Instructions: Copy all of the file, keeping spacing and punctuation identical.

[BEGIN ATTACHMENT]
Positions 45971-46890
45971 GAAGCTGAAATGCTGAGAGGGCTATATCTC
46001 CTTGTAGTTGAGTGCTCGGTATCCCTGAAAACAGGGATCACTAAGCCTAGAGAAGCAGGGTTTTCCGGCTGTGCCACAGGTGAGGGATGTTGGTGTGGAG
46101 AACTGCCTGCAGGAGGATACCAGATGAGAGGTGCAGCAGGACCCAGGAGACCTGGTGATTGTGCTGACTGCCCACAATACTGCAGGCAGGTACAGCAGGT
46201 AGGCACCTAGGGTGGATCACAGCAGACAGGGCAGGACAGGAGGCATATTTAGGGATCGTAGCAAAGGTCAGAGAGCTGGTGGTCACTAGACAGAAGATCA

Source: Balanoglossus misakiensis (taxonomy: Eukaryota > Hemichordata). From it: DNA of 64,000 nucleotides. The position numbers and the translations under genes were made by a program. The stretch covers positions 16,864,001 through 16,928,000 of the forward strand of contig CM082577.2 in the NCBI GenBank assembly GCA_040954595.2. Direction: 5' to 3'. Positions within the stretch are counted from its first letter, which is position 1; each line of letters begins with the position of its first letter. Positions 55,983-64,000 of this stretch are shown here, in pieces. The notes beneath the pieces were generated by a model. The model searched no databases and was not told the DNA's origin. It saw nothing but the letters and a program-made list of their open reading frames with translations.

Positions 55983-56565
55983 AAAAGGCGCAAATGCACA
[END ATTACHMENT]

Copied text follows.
Positions 45971-46890
45971 GAAGCTGAAATGCTGAGAGGGCTATATCTC
46001 CTTGTAGTTGAGTGCTCGGTATCCCTGAAAACAGGGATCACTAAGCCTAGAGAAGCAGGGTTTTCCGGCTGTGCCACAGGTGAGGGATGTTGGTGTGGAG
46101 AACTGCCTGCAGGAGGATACCAGATGAGAGGTGCAGCAGGACCCAGGAGACCTGGTGATTGTGCTGACTGCCCACAATACTGCAGGCAGGTACAGCAGGT
46201 AGGCACCTAGGGTGGATCACAGCAGACAGGGCAGGACAGGAGGCATATTTAGGGATCGTAGCAAAGGTCAGAGAGCTGGTGGTCACTAGACAGAAGATCA

Source: Balanoglossus misakiensis (taxonomy: Eukaryota > Hemichordata). From it: DNA of 64,000 nucleotides. The position numbers and the translations under genes were made by a program. The stretch covers positions 16,864,001 through 16,928,000 of the forward strand of contig CM082577.2 in the NCBI GenBank assembly GCA_040954595.2. Direction: 5' to 3'. Positions within the stretch are counted from its first letter, which is position 1; each line of letters begins with the position of its first letter. Positions 55,983-64,000 of this stretch are shown here, in pieces. The notes beneath the pieces were generated by a model. The model searched no databases and was not told the DNA's origin. It saw nothing but the letters and a program-made list of their open reading frames with translations.

Positions 55983-56565
55983 AAAAGGCGCAAATGCACA